This Very Moment…
My grace is sufficient for thee; for My strength is made perfect in weakness (2 Corinthians 12:9).
The text cited above is an answer to prayer. The Apostle Paul had had a unique experience. A vision and a revelation had been given him such as no other man had ever known (2 Con 12:1-4). In order that he should not be puffed up about these things, he said that God had given him a “thorn in the flesh” (v. 7) —evidently an illness of some kind, perhaps ophthalmia. Three times Paul had prayed for healing. The Lord’s answer was: “My grace is sufficient for thee; for My strength is made perfect in weakness.”
The first clause of the Lord’s answer, “My grace is sufficient for thee;” begs our attention. What would you consider the most important word in this statement? Some would suggest “grace”; others, “sufficient”; still others, another word.
1. Grace. This word, in its use as a divine property, denotes the favor that God bestows, a favor completely void of any human merit on the part of its recipient. In their redemption men do not receive what they deserve, which is condemnation, but God’s free gift of forgiveness and salvation. “For by grace are ye saved through faith, and that not of yourselves (i.e. not by works): it is the gift of God” (Eph. 2:8). Not only does God provide salvation graciously, but by His grace He also bestows strength to live the Christian life, and by the same grace He guards securely all those who have placed their faith in His Son. Grace represents what God can do and will do for His own people.
2. Sufficient. The fullness of God’s grace is all that the word “sufficient” denotes. It is enough that anyone needs. Philip said to the Lord Jesus, “Show us the Father and it sufficeth us” (John 14:8). That was all Philip needed. It was met in Christ (v. 9). God is able to do for us exceedingly abundantly above all we ask or think (Eph. 3:20), which is certainly sufficient for everyone.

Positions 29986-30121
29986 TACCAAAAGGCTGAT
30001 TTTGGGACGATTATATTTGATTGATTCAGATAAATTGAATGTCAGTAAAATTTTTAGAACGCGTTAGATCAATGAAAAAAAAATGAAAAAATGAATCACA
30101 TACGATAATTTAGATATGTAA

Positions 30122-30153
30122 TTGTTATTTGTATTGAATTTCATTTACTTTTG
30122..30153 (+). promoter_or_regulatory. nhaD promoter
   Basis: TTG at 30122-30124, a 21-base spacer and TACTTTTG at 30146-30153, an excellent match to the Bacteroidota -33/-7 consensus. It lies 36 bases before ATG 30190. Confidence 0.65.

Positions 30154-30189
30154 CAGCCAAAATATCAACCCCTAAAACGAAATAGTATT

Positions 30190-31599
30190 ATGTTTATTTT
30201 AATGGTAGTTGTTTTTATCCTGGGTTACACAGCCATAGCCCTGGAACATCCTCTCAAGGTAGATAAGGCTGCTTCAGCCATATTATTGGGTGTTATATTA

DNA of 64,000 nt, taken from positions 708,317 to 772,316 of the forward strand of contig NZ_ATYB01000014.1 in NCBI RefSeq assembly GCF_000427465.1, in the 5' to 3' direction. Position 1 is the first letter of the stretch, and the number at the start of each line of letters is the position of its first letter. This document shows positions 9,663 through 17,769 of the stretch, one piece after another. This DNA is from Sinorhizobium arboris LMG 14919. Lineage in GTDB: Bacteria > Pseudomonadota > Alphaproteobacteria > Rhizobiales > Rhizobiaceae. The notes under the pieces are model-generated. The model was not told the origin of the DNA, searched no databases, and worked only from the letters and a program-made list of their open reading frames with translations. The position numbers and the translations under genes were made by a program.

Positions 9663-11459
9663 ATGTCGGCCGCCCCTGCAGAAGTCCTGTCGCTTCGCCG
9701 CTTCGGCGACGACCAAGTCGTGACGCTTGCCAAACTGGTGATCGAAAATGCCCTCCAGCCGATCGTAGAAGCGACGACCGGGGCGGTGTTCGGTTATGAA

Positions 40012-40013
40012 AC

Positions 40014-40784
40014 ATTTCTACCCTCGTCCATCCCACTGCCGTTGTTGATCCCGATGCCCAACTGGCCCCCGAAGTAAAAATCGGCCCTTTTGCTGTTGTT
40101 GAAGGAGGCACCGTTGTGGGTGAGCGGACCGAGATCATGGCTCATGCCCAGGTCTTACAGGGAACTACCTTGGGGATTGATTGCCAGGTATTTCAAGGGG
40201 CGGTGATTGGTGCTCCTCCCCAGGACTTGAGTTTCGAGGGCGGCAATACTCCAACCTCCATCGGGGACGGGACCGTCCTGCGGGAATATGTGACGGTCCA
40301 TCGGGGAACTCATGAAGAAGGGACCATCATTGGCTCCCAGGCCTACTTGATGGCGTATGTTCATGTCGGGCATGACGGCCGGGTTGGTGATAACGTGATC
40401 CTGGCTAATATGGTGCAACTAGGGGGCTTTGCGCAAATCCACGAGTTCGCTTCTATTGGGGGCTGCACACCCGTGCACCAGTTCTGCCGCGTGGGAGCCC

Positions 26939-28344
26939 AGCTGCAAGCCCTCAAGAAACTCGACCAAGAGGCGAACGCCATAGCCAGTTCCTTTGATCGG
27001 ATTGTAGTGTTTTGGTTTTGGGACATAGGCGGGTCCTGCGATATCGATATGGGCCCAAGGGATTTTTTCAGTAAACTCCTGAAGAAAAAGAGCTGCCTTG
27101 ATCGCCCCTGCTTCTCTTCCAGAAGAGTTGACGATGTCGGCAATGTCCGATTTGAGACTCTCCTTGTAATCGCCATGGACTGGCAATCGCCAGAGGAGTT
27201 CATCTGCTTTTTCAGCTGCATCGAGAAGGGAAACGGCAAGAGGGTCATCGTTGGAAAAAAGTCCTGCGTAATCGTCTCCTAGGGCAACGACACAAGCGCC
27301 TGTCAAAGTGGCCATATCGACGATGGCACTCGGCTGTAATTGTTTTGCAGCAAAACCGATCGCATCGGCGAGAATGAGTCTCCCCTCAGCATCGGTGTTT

3. My. It is the Lord Jesus who bestows this grace. It is not the favor of some normal human being, however great or powerful he may be, but the favor of the Son of God which is bestowed on us to give us strength day by day.
4. Thee. For whom is this divine grace sufficient? The word “thee” applies first of all to the Apostle Paul, to whom the Lord offered His strength. But it encompasses you and me as well. Every Christian can cling to the promise with utmost assurance. Have we not often believed in and acted upon it in our weakness, to find it sufficient for our strength?
5. Is. Every word of the text is important, but to my mind the word “is” may be the most vital. Observe that divine grace is sufficient. Of course it was sufficient yesterday, it was drawn upon. Certainly it will be enough tomorrow on the same condition. But right now, this very moment, the grace of the Lord is yours to draw on — for every temptation, for all trials, for whatever your special need may be. You don’t have to fall back upon past help. You need not wait until you get to heaven, or for a year, or even for a day or an hour. This precise moment God’s grace is sufficient for you. The strength of the Lord Himself will be made complete for you in your present weakness, whatever it is. Avail yourself of His grace today.
—E. Schuyler English
in The Pilgrim